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Re: [Arx-users] Re: [Fwd: i18n and file systems]

From: Walter Landry
Subject: Re: [Arx-users] Re: [Fwd: i18n and file systems]
Date: Thu, 22 Dec 2005 15:16:31 -0800 (PST)

Kevin Smith <address@hidden> wrote:
> Walter Landry wrote:
> > 
> > Thanks.  I had seen this when it came out.  I think that bzr has more
> > problems with filenames because it stores the weave in file names that
> > match the file in the working copy.  ArX stores everything as
> > changesets, so this does not come up as much.  As for dealing with
> > cases where a file can not be created on a particular filesystem, I
> > think ArX will already give a (cryptic) error message.  It most likely
> > will die when unpacking the tarball or when creating a file during
> > patching.
> I was thinking in particular of the discussion we had earlier this month 
> where I proposed encoding branch names such that they could be stored 
> on, and moved to, any filing system. The information in this email 
> reinforces my belief that storing user-chosen text as filenames is a bad 
> idea.

Ah, right.  Escaping filenames makes them longer, so then you can run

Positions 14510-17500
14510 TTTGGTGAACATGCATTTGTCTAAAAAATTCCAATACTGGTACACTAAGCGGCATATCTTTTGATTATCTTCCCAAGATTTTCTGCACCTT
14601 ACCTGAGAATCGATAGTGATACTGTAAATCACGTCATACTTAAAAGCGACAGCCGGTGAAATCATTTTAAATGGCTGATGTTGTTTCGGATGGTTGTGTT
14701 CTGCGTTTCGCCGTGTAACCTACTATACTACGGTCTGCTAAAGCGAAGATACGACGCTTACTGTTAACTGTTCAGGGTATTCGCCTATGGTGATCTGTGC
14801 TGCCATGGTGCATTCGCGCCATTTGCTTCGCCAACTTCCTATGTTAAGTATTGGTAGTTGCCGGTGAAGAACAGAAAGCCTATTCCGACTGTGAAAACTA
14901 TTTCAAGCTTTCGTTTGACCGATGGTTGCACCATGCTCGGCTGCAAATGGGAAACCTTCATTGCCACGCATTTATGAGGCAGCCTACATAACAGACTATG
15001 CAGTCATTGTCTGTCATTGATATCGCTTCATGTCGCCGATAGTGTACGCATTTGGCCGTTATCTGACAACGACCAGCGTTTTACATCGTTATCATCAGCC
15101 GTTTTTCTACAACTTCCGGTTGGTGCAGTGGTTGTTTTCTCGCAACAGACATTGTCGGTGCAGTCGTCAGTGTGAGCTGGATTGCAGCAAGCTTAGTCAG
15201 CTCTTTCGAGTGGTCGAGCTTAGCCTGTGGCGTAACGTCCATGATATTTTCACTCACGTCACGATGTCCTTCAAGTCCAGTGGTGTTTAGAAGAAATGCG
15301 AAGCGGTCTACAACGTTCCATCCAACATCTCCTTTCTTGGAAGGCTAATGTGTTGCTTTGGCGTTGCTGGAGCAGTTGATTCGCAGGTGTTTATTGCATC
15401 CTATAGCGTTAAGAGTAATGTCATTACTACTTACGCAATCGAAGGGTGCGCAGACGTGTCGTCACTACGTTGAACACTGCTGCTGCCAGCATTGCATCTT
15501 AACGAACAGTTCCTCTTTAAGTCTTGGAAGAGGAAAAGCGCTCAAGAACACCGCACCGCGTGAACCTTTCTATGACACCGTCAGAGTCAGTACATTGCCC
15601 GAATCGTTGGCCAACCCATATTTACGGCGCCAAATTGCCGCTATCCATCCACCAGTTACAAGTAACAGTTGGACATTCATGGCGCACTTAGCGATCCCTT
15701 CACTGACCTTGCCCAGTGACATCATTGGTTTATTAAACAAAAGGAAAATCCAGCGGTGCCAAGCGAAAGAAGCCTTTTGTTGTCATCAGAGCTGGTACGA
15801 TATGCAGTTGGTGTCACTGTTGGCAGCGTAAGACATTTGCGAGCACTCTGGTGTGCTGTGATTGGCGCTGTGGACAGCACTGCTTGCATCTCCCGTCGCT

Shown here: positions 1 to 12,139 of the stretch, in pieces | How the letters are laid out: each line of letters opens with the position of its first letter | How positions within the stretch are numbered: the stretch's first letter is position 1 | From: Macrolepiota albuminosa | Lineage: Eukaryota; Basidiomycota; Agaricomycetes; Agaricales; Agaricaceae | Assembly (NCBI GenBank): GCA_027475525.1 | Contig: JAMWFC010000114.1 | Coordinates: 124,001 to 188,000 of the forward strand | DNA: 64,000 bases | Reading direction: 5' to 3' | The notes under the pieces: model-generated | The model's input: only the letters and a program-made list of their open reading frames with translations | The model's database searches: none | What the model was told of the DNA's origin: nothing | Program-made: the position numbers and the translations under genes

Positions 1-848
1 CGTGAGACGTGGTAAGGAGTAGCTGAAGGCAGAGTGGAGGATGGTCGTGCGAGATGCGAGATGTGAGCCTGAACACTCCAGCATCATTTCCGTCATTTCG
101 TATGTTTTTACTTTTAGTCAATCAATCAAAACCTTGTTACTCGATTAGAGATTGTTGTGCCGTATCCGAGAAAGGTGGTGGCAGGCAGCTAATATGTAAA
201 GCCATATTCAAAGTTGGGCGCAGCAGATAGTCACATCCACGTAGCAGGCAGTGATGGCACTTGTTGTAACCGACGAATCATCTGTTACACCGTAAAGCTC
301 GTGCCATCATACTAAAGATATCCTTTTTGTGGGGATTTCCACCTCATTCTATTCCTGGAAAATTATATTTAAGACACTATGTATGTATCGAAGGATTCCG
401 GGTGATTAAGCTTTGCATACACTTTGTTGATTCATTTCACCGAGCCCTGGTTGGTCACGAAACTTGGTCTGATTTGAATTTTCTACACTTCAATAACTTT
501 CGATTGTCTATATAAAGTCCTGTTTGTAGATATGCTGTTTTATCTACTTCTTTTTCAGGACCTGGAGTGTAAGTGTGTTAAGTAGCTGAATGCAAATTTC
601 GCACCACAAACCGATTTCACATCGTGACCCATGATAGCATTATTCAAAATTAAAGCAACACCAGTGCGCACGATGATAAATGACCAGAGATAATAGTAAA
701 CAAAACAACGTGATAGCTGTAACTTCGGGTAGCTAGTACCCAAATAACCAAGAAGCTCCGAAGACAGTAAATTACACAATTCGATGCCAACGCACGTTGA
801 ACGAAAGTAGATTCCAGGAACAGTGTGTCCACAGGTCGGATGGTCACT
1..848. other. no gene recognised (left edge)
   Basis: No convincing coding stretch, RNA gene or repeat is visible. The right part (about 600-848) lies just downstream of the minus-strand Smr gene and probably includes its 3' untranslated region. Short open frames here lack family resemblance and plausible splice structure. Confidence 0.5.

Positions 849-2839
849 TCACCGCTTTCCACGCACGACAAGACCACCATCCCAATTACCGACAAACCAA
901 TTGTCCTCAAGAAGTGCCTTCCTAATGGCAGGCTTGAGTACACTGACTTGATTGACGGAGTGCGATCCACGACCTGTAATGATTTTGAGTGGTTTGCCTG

into problems with filenames that are too long.  In particular, 7 bit
ASCII is not safe.  I posted an example from comcast that only allowed
letters, numbers, ".", "_" and "-".  Combining that with case
insensitive filesystems really only gives you 5 bits to work with.

However, I think I have come up with a workable solution.  We can use
the 15 character abbreviated hash of the revision name, not the
revision name itself.  Within the branch directory, we have a file
"branch" that contains the real name of the branch.  It is created
when the directory is created and never modified.

Almost all of the commands already know which branch they want, so
they will not even need to look up the branch name.  The only command
that does any discovery is "browse".  This will slow down "browse"
because it now has to copy those "branch" files over.  But browse is
not that common an operation, and a few extra roundtrips should not
kill its performance.  Moreover, for simple repos with only one
default project, it won't make any difference at all.  Unfortunately,
this will suck if you have 10,000 projects (e.g. sourceforge).  They
would want to split up all of projects into different repos anyway,
since you want different gpg keys for each repo.


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